That scene was just perfect.

While not quite equal to the other stellar episodes of NCIS Season 12 so far - no series can bat a thousand – this one still packed quite an interesting punch.

Final thoughts:

  • I really want to know what "ridiculous" song Bishop likes to sing in the shower. You can't just talk about it and not give us the name!
  • Palmer is on paternity leave. I'm curious to know how long in the season that will last.
  • Tony seems to have picked up on the idea of movie quotes from his mentor at the academy, Gerald Tanner: leave the gun, take the cannoli.
  • Gibbs has a plan. A big plan that no doubt has to do with his hunt for Mishnev. And it looks as though he's bringing Jake into the mix to help.

What did you think of this episode? Were you more impressed with Tony's back story, or the case of the week?

Don't forget: if you haven't seen it yet you can always  watch NCIS online.

Cadence Review

Editor Rating: 4.0 / 5.0
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User Rating:

Rating: 4.7 / 5.0 (80 Votes)

Douglas Wolfe was a staff writer for TV Fanatic. He retired in 2016. Follow him on Twitter


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NCIS Season 12 Episode 14 Quotes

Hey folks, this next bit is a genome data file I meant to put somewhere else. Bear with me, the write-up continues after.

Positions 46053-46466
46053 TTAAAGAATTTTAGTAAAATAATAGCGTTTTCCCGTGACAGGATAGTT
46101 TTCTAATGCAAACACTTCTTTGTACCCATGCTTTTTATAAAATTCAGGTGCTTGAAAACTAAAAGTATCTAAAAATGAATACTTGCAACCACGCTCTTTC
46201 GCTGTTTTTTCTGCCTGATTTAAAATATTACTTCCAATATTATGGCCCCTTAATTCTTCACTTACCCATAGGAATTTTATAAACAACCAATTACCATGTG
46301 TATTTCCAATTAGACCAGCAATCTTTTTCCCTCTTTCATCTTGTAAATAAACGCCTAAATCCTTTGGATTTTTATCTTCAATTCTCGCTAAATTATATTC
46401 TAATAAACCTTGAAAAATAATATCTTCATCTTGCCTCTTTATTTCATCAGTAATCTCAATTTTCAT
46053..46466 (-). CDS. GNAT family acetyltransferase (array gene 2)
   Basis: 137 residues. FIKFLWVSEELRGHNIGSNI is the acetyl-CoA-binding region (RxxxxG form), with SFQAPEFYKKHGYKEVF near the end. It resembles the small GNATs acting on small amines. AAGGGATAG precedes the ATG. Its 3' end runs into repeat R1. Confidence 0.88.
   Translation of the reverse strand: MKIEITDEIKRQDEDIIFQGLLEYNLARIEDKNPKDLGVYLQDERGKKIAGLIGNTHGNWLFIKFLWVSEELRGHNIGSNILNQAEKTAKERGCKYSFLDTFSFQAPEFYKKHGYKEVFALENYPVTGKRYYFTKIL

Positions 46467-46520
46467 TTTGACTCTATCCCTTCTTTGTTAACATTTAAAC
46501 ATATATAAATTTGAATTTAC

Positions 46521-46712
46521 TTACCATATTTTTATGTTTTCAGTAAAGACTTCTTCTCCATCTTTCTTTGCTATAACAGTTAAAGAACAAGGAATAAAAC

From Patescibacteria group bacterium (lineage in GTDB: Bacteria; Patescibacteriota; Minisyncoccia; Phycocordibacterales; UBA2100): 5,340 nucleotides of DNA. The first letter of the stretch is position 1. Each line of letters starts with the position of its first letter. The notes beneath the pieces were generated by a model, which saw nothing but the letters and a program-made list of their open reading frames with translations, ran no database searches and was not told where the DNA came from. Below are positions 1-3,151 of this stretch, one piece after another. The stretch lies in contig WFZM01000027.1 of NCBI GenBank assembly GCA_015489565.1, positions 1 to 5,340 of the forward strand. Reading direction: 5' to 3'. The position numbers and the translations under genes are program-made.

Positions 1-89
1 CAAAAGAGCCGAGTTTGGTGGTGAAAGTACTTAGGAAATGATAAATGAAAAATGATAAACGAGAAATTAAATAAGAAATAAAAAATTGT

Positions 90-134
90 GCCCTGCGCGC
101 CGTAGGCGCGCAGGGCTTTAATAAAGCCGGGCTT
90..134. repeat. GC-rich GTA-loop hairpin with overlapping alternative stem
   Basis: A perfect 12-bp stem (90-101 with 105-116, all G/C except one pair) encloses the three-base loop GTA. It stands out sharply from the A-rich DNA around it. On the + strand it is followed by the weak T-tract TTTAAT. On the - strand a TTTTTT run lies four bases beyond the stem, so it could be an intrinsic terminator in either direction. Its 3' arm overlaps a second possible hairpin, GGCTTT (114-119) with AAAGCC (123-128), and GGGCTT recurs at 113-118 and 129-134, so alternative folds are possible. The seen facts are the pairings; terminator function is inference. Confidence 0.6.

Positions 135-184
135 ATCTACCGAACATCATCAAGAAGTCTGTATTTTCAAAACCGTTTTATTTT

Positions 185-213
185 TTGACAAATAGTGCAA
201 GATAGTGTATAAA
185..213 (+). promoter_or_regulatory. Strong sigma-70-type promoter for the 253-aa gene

Tanner: You have an opportunity here. You have talent on the basketball court. You're smart. You don't like rules and regulations, me neither. You going to let that stop you?
Young Tony: It's self-preservation.
Tanner: You worried about Cadet Golan?
Young Tony: Yeah, he runs Honor Corps. It's only a matter of time.
Tanner: Honor Corps won't touch you.
Young Tony: How do you know that?
Tanner: 'Cause you're a starter on the varsity basketball team, DiNozzo. And I look out for my guys. Now there are things about this school that are going to change. Honor Corps is one of them. This is a good place. You it all, don't run. Take a stand and I'll stand with you.

Bishop: It's your past, Tony. And it's a good one.
Tony: I have a tricky relationship with the past. I can either bury it or fixate on it. Still working out the kinks.
Bishop: Well whatever happened in your past helped make you the awesome guy you are today.